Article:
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Volume 401: debated on Wednesday 19 March 2003

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What discussions he has had with (a) the National Assembly for Wales and (b) local authorities in Wales on contingency planning for a terrorist attack on nuclear installations in the Bristol channel. [102972]

The lead responsibility for counteracting terrorism lies with my right hon. Friend the Home Secretary. However, security at civil nuclear facilities is a matter for the Department of Trade and Industry. The UK's civil nuclear sites apply stringent security measures, regulated by the DTI's Office for Civil Nuclear Security.

Both the Wales Office and the Assembly are involved in national arrangements for dealing with the effects of any civil emergency. Within Wales the Assembly works jointly with local authorities to maintain a state of preparedness.

I am grateful to the Minister for that reply. Is he aware that 15 years ago, when we were fighting proposals for the Hinkley C pressurised water reactor, we were told that the chances of an aircraft hitting a nuclear installation were so negligible as to be irrelevant? Few people would take that view now, so is the Minister satisfied with the contingency arrangements for nuclear installations, which, on Severnside, are the most concentrated in the country? Is he satisfied with the resources for the National Radiological Protection Board and is he sure that the emergency services on both sides of the Bristol channel are able to cope with a catastrophic emergency?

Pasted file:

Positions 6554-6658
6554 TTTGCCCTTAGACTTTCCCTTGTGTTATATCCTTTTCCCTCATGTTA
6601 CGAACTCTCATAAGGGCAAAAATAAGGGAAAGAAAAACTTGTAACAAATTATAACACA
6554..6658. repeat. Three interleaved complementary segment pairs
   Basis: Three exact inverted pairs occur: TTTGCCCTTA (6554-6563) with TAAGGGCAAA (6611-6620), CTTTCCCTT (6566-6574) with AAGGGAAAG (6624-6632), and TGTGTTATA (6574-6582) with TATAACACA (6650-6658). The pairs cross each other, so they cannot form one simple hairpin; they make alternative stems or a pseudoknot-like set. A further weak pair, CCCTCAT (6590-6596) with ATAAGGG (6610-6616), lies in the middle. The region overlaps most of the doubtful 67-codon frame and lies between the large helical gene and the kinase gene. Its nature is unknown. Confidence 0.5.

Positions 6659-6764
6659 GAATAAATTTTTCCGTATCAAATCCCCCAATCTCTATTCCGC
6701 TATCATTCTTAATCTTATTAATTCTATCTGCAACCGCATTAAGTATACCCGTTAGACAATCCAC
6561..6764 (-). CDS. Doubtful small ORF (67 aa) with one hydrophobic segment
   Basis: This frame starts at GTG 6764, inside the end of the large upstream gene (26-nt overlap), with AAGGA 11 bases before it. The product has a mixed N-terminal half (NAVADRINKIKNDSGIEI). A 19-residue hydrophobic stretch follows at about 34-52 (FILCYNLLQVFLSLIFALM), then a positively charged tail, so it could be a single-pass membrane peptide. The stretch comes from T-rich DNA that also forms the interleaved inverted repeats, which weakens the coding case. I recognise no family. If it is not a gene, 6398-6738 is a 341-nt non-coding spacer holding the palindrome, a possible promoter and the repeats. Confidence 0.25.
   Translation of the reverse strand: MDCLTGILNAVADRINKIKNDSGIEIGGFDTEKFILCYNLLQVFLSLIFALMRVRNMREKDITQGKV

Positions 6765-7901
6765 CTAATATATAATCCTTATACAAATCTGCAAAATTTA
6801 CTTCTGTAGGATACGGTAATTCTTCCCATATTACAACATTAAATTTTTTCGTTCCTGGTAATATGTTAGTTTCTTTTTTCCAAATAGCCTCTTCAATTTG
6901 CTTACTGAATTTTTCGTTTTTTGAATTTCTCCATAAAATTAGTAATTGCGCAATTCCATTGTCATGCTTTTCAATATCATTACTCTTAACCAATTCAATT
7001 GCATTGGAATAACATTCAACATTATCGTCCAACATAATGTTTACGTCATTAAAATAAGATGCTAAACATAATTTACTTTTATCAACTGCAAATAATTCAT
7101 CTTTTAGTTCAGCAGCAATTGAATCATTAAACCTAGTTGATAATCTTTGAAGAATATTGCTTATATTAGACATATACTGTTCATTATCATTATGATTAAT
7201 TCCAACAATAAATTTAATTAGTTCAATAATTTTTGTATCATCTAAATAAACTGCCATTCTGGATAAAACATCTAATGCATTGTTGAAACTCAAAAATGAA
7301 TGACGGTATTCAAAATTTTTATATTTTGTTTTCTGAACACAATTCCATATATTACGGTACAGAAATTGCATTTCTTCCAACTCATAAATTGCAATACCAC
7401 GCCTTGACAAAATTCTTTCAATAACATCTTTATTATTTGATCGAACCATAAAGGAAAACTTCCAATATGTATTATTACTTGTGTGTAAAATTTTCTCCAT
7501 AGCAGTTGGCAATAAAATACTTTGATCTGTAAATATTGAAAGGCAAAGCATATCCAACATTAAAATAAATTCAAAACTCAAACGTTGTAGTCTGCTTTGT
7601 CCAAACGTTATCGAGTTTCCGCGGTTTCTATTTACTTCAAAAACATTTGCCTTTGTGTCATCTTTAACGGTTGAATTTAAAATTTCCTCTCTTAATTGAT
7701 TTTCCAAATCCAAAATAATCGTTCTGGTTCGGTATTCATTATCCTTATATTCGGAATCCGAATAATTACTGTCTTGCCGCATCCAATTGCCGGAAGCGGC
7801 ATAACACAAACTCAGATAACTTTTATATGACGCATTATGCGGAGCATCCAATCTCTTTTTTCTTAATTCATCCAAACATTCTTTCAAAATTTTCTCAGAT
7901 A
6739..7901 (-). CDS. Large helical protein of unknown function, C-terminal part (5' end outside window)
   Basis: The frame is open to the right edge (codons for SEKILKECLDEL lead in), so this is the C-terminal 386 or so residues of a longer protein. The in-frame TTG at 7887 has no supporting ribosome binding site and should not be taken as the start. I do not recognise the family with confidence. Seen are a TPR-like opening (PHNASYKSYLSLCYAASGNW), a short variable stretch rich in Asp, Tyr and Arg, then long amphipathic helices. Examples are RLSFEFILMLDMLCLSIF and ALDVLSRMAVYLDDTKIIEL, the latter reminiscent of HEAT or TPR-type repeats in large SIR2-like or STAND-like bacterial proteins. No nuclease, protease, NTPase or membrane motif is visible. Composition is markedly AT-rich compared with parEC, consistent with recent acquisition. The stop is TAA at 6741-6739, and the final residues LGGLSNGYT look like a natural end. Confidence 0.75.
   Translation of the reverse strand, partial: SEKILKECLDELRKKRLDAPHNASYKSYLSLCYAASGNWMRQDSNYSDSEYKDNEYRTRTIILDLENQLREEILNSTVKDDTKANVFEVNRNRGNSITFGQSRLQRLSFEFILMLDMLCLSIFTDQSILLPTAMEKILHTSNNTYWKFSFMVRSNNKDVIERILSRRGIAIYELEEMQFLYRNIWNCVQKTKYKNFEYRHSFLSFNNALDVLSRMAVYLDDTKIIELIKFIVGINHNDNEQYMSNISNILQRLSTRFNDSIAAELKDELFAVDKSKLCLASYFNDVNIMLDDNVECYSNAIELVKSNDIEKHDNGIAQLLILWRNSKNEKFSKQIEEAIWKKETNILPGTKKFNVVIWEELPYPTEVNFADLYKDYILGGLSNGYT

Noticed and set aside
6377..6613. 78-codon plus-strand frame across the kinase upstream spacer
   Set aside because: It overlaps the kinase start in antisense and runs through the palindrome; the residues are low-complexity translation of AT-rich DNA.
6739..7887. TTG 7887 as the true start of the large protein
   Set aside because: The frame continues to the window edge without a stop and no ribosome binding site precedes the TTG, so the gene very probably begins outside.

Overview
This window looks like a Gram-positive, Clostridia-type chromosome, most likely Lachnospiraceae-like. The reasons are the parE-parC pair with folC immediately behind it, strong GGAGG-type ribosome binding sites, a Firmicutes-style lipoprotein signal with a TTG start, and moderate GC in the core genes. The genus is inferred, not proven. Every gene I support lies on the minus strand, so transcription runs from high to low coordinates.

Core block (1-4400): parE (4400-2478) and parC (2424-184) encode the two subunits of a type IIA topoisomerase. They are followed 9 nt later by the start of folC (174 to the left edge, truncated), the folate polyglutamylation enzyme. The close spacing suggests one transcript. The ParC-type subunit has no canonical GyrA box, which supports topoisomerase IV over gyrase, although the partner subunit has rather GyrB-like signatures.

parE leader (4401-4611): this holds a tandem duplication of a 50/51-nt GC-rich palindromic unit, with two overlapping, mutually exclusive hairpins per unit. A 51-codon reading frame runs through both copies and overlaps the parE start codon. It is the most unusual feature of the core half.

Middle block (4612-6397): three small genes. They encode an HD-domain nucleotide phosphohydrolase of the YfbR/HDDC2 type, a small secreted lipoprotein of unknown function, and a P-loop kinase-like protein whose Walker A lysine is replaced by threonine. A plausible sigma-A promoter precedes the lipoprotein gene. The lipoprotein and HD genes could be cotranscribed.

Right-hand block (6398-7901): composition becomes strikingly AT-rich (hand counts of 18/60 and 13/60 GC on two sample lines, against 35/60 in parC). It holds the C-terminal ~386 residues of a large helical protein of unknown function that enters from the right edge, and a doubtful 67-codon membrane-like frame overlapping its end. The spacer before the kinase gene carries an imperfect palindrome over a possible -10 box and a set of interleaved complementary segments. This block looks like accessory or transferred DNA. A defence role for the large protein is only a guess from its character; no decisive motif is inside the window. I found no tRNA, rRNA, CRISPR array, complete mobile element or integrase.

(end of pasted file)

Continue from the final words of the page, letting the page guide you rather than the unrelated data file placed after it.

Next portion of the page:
The companies operating civil nuclear installations have always been required to have in place robust, detailed and well-rehearsed plans to respond to any radiological release. The plans involve emergency services and local authorities in the surrounding area and are regulated by the nuclear industry's inspectors, as the hon. Gentleman is probably aware. The arrangements were significantly enhanced following the Chernobyl disaster in 1986. Contingency plans were tested against the threat posed by a major incident in a live exercise at Bradwell on 10 May last year. The hon. Gentleman is right to say that we must always continue to maintain very high vigilance and a very high regard for those installations and ensure that they are properly cared for and properly protected, and I believe that we are doing the right thing in that respect.

Does the Minister accept that the best long-term defence against terrorist attacks on nuclear installations is to rid Britain of its civil and military nuclear roles? What can we learn from the disaster at Chernobyl, as a result of which not only that community but even farms throughout Wales were devastated?

Until yesterday, the right hon. Member for Southampton, Itchen (Mr. Denham) was responsible for homeland defence. Who is now in charge of that?

Those matters are, of course, ultimately the responsibility of the Home Secretary.